The courts could legally “install” Hillary Clinton as president instead of Donald Trump, because of Russia’s alleged interference in the election, The Huffington Post asserted in a story Friday.
Seizing on a breaking report that the CIA has concluded Russia worked covertly to help Trump win the election, Alex Mohajer writes in HuffPo the findings could be enough for a federal court to “invalidate” Trump’s win. “Russian Interference Could Give Courts Legal Authority To Install Clinton,” the headline reads.
“The development has Clinton supporters and other concerned Americans confused and hot in pursuit of potential remedies,” Mohajer writes. “No clear constitutional remedy exists to halt the certification of the outcome.”
But he then goes on to assert that a 1993 state senate election result reversed by the courts due to voter fraud provides precedent for turning the White House over to Clinton. The court invalidated the Pennsylvania result after two elected officials testified under oath they knew voter fraud was happening and intentionally did nothing and even tried to bury the story. That, according to Mohajer, “recalls” the report that Senate Majority Leader Mitch McConnell knew Russia was interfering with the election and did nothing to stop the interference.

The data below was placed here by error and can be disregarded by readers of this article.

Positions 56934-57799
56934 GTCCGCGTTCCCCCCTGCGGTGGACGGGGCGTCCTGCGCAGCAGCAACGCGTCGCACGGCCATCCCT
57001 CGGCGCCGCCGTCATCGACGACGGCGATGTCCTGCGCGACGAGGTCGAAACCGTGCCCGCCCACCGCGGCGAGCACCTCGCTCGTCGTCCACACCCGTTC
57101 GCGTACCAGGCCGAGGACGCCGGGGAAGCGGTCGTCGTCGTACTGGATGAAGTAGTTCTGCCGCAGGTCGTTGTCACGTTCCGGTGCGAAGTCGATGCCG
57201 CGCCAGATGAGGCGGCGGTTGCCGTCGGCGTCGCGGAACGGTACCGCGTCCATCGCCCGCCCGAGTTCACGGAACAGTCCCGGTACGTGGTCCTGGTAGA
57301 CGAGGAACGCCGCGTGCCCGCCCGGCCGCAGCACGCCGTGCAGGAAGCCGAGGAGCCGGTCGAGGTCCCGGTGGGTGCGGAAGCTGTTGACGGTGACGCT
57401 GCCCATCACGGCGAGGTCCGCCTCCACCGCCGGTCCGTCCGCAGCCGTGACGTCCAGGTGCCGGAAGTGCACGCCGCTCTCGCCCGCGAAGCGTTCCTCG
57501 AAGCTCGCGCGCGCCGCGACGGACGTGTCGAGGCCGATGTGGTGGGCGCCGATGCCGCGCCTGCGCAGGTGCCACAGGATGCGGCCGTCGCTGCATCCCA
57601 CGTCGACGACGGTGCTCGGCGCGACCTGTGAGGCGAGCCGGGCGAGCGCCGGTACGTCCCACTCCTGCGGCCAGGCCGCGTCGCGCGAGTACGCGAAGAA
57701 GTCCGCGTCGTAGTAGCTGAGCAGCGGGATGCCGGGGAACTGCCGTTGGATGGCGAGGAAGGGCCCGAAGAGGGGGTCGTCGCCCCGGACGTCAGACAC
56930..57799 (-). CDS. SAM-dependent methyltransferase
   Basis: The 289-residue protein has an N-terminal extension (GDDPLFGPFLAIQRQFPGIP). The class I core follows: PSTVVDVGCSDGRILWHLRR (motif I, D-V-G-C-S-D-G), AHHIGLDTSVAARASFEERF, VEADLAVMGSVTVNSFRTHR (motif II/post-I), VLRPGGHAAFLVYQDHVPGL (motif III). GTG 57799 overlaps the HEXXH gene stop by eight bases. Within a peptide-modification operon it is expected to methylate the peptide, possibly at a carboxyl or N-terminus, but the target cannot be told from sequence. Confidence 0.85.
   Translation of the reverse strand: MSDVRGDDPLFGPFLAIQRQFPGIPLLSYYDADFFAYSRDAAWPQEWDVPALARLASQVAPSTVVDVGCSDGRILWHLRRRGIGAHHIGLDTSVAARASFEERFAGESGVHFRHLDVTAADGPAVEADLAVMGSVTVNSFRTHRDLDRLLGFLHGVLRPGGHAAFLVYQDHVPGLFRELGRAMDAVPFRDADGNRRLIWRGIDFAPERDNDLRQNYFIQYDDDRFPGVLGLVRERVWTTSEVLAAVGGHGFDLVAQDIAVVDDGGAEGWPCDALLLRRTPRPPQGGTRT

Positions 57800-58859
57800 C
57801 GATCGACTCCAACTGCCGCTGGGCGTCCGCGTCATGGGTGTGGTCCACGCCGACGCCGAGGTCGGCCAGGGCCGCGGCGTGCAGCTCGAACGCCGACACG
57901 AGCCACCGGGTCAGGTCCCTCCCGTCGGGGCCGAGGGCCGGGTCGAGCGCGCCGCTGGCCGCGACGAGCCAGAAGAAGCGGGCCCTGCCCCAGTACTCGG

Reports from The Washington Post and New York Times on the CIA’s conclusion Friday are conflicting regarding the extent to which Russia did interfere, and whether the country was in fact trying to help Trump. Citing senior Obama administration officials, TheNYT reports the CIA concluded with “high confidence” that Russia was intentionally working to elect Trump and harm Clinton’s chances. That lines up with WaPo’s report.
But later in the same story, TheNYT reports it is “far from clear” Russia originally intended to help Trump, and says many intelligence officials and even Clinton campaign officials think Russia was trying to undermine the integrity of the election, not help Trump directly.
Of course, even if Russia was trying to help Trump win, turning over hacked emails to the American press does not constitute voter fraud. But Mohajer seems determined to stoke the irrational hopes of Clinton supporters who still have not accepted the result of the election, even as he undermines his own assertion over and over in the story.
“Obviously both the stakes and the office in question are much higher than in the 1994 case,” he writes, adding: “There is also, of course, no constitutional Electoral College process or system in Pennsylvania, so the situations are not exactly analagous. But the reasoning behind the federal court’s decision may hold muster.”
“It is not clear how the 1994 federal case would impact a presidential election,” he goes on. “Furthermore, that case involved the judge throwing out all absentee ballots and requiring the vote be decided only by those ballots cast at the machine, which would be problematic in the case at present.”
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